And through the magic of words Quasimodo suddenly transports us from the distance on the high cliff afar, to a certain closeness to this tree. We are moved , with a few words, to focus on the shape of its trunk. The tree trunk provides the solidity of a tree’s very existence. Just remember the biological definition of trees. It is the trunk which holds the branches, not the other way around. Surely a tree without a trunk is like a person without a spinal chord. And this tree’s trunk has a special form; that of a crossbow. And we puzzle at Quasimodo’s choice of words. A crossbow for what? This pine intently listening is both a pine and a crossbow. Now we suddenly understand why it MUST be a pine. For a pine has the form of an arrow. This pine listening intently projects itself ready for flight as an arrow thrown from its very own being towards itself. But how can this be so? Have you ever seen a tree move? How can it move while remaining in its place? Trees seem to have a certain magic to them.

Second Stanza

“A refuge of nocturnal birds,
in the deepest hours of midnight it resounds
with the swift fluttering of wings.’

Quasimodo gives us pause to rethink what has happened. And while we do so, we return only to suffer a move towards the inside. This fantastic tree, shunned by other trees in their upright existence —–which does not mean this tree is not itself upright, only that it is so in a very different way— has a peculiar function. It is the tree chosen by the surrounding birds. It is a refuge for life. Bent, it can carry the birds which upright trees might not. These winged friends flock to it at night, when the light of day is gone and great perils arise. Waiting in time, probably remembering its own rings, suddenly this tree resounds in the darkest of moments. And we look carefully at Quasimodo’s choices upon the many which opened before him while writing. This tree “resounds”. Why not simply say that this tree “sounds”? Why emphasize that it RE-sounds. Perhaps because this tree has sounded before, and will sound again at midnight as long at it lives and there are humans to tell the story. Other trees seem soundless in comparison.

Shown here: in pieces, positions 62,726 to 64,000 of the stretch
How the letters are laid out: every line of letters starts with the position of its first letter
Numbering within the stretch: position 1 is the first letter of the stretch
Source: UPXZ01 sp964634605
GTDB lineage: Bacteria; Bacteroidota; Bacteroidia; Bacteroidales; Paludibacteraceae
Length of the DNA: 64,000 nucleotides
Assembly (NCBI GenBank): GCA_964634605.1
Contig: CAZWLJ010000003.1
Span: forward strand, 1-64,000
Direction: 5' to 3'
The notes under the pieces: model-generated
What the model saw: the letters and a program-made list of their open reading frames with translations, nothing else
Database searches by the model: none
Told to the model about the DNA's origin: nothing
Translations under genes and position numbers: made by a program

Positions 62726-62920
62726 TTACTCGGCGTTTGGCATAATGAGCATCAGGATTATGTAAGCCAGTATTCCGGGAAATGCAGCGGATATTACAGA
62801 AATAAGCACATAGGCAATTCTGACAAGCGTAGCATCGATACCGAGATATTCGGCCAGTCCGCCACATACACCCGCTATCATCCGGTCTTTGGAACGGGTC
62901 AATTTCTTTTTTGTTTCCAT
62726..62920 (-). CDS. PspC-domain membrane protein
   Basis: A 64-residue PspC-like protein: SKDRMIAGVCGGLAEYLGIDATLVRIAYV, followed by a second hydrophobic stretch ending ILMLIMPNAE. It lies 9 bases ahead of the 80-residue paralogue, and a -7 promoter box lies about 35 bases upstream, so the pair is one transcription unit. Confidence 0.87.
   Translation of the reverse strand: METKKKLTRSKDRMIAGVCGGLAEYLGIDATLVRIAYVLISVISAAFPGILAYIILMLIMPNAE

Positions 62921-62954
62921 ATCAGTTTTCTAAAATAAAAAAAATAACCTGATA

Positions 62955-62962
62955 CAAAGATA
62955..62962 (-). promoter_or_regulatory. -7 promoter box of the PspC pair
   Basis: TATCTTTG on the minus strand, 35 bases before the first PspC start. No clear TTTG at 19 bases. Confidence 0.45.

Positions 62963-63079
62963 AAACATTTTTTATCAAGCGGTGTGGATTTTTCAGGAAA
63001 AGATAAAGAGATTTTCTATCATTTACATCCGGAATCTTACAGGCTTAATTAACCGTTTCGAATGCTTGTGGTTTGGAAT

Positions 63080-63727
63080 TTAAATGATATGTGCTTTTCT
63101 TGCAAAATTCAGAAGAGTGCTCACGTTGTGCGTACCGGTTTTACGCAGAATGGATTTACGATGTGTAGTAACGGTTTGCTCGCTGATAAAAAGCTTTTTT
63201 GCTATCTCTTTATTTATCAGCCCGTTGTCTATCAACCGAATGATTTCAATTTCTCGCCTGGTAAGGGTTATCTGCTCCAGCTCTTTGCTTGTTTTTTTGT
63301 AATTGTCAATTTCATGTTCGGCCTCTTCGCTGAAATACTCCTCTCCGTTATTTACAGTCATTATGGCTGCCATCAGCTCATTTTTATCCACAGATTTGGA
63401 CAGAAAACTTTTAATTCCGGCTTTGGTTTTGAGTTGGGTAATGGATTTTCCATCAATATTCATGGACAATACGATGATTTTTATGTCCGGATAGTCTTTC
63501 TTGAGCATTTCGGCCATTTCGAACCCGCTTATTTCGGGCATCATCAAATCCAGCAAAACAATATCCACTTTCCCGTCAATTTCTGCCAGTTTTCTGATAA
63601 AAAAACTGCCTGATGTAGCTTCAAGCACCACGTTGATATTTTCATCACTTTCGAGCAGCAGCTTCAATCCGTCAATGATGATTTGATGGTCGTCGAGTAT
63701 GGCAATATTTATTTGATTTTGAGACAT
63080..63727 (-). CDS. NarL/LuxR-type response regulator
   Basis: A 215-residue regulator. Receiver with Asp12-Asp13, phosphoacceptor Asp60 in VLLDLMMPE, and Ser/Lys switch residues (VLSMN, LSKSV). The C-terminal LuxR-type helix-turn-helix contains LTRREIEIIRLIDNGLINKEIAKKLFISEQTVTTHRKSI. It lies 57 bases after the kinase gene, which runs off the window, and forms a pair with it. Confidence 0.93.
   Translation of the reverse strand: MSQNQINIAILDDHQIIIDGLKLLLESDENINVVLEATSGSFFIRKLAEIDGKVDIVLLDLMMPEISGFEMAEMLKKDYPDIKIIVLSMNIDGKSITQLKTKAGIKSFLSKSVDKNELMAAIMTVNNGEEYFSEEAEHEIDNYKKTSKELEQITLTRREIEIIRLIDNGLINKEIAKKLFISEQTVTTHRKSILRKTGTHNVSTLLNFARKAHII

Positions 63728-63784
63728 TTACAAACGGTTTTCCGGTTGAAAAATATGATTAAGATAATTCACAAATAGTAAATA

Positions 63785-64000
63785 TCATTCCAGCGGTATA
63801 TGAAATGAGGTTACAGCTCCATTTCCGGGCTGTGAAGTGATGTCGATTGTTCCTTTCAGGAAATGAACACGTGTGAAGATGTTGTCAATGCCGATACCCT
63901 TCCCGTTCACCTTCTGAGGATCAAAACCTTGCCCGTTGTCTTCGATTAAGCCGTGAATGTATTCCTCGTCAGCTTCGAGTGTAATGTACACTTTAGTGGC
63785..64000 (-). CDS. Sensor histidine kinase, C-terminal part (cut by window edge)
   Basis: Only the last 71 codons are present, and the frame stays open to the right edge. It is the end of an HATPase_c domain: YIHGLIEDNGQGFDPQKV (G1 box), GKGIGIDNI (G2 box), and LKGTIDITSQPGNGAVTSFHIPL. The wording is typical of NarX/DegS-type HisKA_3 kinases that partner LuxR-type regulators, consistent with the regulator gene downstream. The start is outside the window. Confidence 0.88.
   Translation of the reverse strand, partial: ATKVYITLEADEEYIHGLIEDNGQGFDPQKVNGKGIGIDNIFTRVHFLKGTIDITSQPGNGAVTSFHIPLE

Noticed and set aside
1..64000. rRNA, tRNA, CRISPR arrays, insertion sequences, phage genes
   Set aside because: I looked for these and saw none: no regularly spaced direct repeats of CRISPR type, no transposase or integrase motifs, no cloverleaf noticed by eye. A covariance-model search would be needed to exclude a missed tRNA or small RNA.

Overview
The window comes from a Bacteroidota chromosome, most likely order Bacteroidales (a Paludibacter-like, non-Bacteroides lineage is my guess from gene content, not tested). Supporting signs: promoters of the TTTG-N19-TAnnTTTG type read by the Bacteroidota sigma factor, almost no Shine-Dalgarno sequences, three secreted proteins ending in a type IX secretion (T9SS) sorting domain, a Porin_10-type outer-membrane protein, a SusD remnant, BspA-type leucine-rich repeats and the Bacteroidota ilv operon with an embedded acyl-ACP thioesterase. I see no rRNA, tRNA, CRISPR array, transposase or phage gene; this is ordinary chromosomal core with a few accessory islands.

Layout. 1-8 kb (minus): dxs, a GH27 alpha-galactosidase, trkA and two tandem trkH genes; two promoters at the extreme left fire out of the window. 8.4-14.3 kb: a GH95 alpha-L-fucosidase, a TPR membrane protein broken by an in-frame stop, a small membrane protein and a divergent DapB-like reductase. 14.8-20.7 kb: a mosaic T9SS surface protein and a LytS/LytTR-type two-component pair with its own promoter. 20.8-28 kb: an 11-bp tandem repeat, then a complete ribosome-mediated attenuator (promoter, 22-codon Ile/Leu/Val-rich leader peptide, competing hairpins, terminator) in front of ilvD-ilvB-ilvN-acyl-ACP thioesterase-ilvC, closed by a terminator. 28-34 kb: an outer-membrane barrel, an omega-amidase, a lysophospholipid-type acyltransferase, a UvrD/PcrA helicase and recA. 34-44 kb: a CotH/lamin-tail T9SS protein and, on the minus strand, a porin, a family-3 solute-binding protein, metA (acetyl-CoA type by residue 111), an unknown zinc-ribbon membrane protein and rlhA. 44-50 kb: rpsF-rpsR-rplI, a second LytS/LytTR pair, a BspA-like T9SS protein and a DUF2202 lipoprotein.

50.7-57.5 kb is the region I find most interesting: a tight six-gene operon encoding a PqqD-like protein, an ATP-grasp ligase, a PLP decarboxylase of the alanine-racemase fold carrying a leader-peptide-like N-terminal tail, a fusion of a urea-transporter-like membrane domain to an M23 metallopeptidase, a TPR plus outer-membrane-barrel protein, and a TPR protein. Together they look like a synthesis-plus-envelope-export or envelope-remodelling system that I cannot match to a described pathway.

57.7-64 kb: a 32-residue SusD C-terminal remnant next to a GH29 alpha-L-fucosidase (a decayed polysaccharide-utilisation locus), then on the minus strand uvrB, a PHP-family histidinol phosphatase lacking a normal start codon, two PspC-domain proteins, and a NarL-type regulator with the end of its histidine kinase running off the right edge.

It resounds at a specific time; at the time in which much of night has gone by, and still much of night is still to come. One needs strength to survive until midnight and great hope to survive afterwards. For dusk is long past, and dawn is far away. How can we be sure dawn will in fact arrive? This tree has no songs of its own, though its rings have the memory of countless singing inhabitants it has outlasted. This unique tree resounds with the fluttering of wings. Swiftly the birds ——who take refuge in it as a home—– give it motion and musicality. Instead of simply lying asleep within the tree, they keep it close company. It is as if the birds —-in gratitude towards this special tree— want to take the crossbow which this twisted tree is, directly into flight. Unable to fly, this tree is now prepared, because of the presence of fluttering birds, to fly. For we are truly grateful to refuges; particularly to those refuges which took us in the midnight hours of our lives. Specially those refuges who gave us shelter based on the DIFFICULT maturity of true generosity. Grateful as Siddhartha must have been before he became another; a much better other.

Third Stanza

“Even my heart has a nest
suspended into the darkness, and a voice;
it, too, lies awake listening at night.”